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UN: Egypt death sentences ‘unfair’, ‘miscarriage of justice’

Supporters of the Muslim Brotherhood pray during a protest in support of ousted president Mohamed Morsi, outside Rabaa al-Adawiya mosque in Cairo, Egypt, 29 July 2013 [Ahmed Asad/Apaimages]
Supporters of the Muslim Brotherhood pray during a protest in support of ousted president Mohamed Morsi, outside Rabaa al-Adawiya mosque in Cairo, Egypt, 29 July 2013 [Ahmed Asad/Apaimages]

Death sentences and prison terms issued against peaceful protesters who stood up against the ouster of the democratically elected Egyptian President Mohamed Morsi are a “miscarriage of judge” and “unfair”, the United Nations High Commissioner for Human Rights Michelle Bachelet said.

If carried out, the sentences would represent a gross and irreversible miscarriage of justice

Bachelet said in a statement.

Her comments came in response to the death penalty issued against 75 Egyptian defendants and jail terms handed to at least 600 others, the UN official urged the Egyptian Court of Cassation, the highest court in the country, to dismiss these sentences.

International human rights organisations have condemned the death sentences issued against protesters by the Egyptian judiciary over recent years. Amnesty described the death sentences as “disgraceful”.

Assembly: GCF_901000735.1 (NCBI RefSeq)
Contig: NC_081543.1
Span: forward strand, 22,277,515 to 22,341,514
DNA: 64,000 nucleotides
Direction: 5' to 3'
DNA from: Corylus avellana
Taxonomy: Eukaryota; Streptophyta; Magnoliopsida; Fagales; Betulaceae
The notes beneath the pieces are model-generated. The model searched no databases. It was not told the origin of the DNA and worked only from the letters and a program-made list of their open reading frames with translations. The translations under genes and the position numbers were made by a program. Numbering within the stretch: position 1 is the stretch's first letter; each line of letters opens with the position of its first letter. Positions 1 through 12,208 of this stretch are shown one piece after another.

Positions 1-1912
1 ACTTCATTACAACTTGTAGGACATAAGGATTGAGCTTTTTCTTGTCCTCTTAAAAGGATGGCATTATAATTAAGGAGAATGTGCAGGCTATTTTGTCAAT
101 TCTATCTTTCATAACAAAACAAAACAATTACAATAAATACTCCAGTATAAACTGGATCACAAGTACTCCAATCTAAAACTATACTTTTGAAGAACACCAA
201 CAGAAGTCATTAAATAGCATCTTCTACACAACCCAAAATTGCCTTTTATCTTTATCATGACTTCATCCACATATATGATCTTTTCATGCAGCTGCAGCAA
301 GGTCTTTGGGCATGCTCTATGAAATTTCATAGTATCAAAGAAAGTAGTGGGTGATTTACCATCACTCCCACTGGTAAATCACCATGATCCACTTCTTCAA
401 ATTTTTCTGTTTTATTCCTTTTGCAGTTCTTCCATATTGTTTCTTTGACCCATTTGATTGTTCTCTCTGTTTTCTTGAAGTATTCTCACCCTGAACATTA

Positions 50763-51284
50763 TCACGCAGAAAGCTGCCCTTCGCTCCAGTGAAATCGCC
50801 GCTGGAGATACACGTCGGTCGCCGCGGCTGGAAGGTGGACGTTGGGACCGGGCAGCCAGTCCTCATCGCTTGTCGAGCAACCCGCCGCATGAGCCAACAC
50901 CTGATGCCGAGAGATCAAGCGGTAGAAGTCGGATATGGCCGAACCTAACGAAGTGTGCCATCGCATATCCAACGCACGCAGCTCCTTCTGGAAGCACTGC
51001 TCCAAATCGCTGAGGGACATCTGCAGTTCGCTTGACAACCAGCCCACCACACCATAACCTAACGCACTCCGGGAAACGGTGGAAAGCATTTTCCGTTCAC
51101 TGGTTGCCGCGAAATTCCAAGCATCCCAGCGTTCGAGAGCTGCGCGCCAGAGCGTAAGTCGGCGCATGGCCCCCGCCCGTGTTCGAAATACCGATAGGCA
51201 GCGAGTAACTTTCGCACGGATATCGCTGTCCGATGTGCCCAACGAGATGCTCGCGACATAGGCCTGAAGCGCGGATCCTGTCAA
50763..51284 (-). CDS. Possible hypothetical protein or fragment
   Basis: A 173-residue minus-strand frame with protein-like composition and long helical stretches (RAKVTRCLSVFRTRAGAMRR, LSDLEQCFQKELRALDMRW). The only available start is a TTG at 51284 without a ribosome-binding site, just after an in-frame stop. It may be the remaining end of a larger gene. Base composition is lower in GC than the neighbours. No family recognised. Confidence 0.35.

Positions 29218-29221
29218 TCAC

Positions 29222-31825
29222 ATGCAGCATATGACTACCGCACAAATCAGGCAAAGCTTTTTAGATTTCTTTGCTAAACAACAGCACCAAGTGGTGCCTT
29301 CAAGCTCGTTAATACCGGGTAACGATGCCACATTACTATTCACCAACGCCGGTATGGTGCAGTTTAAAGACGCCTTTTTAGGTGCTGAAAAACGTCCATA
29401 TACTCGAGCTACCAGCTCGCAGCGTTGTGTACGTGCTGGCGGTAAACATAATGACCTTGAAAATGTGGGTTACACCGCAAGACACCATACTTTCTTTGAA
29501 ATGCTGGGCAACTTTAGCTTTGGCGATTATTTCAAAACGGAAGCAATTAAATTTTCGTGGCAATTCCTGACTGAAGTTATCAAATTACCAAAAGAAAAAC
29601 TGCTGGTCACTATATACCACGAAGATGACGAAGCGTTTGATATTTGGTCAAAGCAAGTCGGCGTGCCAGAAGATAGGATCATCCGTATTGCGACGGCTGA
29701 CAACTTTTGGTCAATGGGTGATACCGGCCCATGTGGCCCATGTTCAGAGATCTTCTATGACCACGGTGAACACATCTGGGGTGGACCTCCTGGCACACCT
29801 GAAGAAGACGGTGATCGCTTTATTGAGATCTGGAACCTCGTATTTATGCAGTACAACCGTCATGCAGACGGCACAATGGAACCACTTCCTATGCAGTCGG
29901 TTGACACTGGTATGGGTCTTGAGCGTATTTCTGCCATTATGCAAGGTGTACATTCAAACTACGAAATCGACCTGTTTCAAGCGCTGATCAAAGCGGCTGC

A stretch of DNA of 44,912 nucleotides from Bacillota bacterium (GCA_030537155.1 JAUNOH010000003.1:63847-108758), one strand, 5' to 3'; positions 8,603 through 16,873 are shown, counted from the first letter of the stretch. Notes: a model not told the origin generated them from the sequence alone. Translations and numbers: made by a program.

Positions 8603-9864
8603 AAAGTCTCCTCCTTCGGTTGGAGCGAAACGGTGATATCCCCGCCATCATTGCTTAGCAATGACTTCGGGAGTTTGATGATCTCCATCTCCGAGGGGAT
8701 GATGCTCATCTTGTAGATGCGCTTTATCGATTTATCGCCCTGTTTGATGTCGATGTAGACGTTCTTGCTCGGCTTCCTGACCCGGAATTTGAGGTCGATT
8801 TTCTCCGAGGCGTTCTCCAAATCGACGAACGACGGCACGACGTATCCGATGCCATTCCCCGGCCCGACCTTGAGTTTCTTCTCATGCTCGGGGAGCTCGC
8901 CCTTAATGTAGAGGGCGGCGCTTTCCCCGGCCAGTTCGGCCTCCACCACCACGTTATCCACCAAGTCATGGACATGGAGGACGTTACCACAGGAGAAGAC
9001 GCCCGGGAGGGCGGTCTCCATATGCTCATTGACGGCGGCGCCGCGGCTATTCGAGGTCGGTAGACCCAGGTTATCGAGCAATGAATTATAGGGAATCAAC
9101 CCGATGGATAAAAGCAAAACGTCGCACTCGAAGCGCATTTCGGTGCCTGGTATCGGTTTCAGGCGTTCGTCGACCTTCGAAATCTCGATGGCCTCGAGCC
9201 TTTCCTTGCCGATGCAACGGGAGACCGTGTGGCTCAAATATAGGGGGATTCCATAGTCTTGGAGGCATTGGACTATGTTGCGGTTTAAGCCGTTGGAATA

Read: Does Al-Sisi have no shame?

On Wednesday, the Egyptian court also sentenced 47 defendants to life imprisonment, 374 defendants were sentenced to 15 years in prison, Osama Mohamed Morsi, the son of the former president, was sentenced to ten years, 22 were jailed for the same period, and journalist Mahmoud Abu Zaid was sentenced to five years’ imprisonment.

Defendants have the right to appeal, many have already been held in jail for five years awaiting their trials.

Rabaa Massacre - Cartoon [Sabaaneh/MiddleEastMonitor]

Rabaa Massacre – Cartoon [Sabaaneh/MiddleEastMonitor]

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AfricaEgyptInternational OrganisationsNewsUN
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